Complementary to the training and apprenticeships showcased at the Kingdom of Skills exhibition was the presence of the CIF’s Register of Heritage Contractors where their manager Gillian Ross was on hand throughout the weekend to inform those with requisite traditional building skills of the benefits of joining this accredited register.

In tandem with the demonstrations there were two full days of free hourly talks delivered by conservation experts which celebrated Kerry’s built heritage and provide advice on best practice repair, restoration or retrofitting. We wish to thank all the speakers who gave presentations on the following topics :

  • Carl Raftery, Architectural Conservation Advisor, Department of Housing, Local Government & Heritage, Improving Energy Efficiency in Traditional Buildings Guidance.
  • Tríona Byrne, Architecture Officer, The Heritage Council, A Greener Legacy: navigating the intersection of sustainability & old buildings.
  • Frank Keohane, Chartered Historic Building Surveyor, The Importance of Preventative Maintenance & Dealing with Damp in your Traditionally Built House.
  • Jacqui Donnelly, Senior Architect, Department of Housing, Local Government & Heritage, My Building is a Protected Structure: What does that mean? understanding built heritage policy and legislation. (*delivered by colleague Carl Raftery)
  • Dr Nessa Roche, Senior Architectural Advisor, Department of Housing, Local Government & Heritage Historic Windows: their significance, history & conservation. (*delivered by colleague, Nicola Matthews, Senior Architect, Dept.HLGH)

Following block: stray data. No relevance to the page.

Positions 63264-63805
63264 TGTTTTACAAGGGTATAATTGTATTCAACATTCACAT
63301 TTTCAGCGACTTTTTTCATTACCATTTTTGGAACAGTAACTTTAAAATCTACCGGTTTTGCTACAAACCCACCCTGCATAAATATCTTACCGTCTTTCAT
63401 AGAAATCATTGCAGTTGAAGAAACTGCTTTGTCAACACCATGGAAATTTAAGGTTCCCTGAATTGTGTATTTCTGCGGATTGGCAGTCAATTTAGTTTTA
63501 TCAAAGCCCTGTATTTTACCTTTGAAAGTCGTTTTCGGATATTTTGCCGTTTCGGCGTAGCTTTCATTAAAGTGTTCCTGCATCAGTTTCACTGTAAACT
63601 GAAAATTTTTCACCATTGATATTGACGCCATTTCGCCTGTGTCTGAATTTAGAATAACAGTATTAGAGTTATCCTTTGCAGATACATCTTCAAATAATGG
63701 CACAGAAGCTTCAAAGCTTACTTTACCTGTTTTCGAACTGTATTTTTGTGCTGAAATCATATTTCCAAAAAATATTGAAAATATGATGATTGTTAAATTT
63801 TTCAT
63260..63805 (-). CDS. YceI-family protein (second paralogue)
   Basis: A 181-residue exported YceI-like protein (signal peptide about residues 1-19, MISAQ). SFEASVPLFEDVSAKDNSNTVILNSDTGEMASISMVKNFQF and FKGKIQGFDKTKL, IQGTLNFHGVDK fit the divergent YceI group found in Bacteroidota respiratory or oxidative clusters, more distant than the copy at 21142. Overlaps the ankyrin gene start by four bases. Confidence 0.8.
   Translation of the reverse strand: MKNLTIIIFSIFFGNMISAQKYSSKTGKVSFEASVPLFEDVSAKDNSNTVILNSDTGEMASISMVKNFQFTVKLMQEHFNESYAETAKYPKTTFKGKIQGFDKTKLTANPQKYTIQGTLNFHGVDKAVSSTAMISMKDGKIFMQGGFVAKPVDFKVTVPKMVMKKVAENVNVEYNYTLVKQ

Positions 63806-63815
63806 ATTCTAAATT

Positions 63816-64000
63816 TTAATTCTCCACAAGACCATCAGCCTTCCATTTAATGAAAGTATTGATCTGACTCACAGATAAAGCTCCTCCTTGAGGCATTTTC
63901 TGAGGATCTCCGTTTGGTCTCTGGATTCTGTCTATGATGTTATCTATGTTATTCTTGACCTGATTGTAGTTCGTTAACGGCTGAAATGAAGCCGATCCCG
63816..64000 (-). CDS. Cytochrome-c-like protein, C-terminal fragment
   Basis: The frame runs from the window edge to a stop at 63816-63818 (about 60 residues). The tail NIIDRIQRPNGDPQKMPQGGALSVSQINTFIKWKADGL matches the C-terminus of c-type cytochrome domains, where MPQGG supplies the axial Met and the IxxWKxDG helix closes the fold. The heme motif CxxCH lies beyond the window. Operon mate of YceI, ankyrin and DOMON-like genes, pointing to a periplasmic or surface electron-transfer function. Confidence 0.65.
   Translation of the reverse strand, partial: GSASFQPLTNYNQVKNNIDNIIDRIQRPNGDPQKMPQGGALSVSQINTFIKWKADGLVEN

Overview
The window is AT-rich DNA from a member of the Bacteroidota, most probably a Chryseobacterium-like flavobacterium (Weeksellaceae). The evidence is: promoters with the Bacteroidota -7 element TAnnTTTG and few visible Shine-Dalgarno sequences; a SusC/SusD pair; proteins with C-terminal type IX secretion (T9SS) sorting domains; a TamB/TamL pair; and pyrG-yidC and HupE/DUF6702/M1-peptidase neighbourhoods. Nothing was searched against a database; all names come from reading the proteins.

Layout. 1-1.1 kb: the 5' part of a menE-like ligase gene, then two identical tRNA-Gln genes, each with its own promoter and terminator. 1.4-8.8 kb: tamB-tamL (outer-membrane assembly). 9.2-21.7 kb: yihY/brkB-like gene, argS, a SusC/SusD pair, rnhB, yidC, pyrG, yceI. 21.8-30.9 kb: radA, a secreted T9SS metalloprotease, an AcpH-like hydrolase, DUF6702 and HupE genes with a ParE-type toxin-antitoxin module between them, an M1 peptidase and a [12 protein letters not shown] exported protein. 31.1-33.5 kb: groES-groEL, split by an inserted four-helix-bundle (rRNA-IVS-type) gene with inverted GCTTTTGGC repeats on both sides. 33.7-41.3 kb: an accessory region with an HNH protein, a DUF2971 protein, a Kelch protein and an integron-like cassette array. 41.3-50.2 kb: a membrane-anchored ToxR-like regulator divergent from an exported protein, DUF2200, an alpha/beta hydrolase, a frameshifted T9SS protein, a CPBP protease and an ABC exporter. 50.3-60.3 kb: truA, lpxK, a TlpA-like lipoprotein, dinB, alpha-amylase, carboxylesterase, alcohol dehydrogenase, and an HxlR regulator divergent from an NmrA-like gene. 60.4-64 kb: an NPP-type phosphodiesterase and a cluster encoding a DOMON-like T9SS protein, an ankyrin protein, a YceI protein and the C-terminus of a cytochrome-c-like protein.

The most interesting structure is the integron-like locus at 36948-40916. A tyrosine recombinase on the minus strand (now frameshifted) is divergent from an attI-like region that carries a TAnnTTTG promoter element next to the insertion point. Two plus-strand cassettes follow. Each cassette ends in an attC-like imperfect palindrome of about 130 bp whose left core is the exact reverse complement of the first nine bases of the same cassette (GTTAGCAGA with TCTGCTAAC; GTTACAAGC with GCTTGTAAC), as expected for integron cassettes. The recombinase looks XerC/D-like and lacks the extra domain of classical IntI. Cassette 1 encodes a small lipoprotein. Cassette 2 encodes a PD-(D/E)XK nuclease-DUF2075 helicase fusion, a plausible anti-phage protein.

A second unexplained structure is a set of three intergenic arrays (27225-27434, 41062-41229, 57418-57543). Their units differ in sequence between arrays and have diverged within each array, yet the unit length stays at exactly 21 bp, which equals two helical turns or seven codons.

• Kevin Blackwood, RIAI Conservation Architect Grade I, Principal of Blackwood Associates Architects and member of RIAI Historic Buildings Committee, Muckross Demesne: case studies of best architectural conservation practice demonstrated & biodiversity considered.
  • Tom McGimpsey, RIAI Conservation Architect Grade I, Principal, MESH Architects and committee member of the Building Limes Forum Ireland, The Importance of Using Lime in Historic Buildings.
  • David Skinner, wallpaper maker, conservator and researcher and author, Wallpaper in Irish Rural Houses: transience and memory.
  • Dr Barry O'Reilly, Architectural Conservation Advisor, National Inventory of Architectural Heritage, Department of Housing, Local Government & Heritage, Understanding and Minding Kerry’s Vernacular Buildings.
  • Dr Claudia Kinmonth, Member of the Royal Irish Academy, furniture & art historian, Understanding & Conserving Authentic Furniture and Interiors in Kerry's Farmhouses.
  • Mary Sheehan, District Conservation Officer for Killarney National Park (NPWS) Making Sense of Place – the complementary linkages of our cultural, built and natural heritage in Killarney National Park.
  • Dr Fidelma Mullane, cultural geographer specialising in the study and conservation of vernacular architecture, President of ICOMOS Ireland, Irish Thatched Houses: Kerry’s regional styles & materials.
  • Ken Curran, dry stone waller and stone mason, committee member of Dry Stone Wall Association Ireland, Dry Stone Narratives of County Kerry & the Intangible Cultural Heritage of Dry Stone Construction.

In addition to wishing to thank all those who lent their expertise by demonstrating, manning information stands and delivering talks, the Society wishes to thank our partners and funders, Kerry County Council and the Trustees of Muckross House, as well as acknowledged the vital support of grant aid received from The Heritage Council, the Department of Housing, Local Government and Heritage and Creative Ireland.

Top image: Malcolm Noonan, TD, Minister for Heritage, at the forge of master blacksmith Tom Allison at the launch of the Kingdom of Skills, Muckross Traditional Farms. Photo by Valerie O'Sullivan.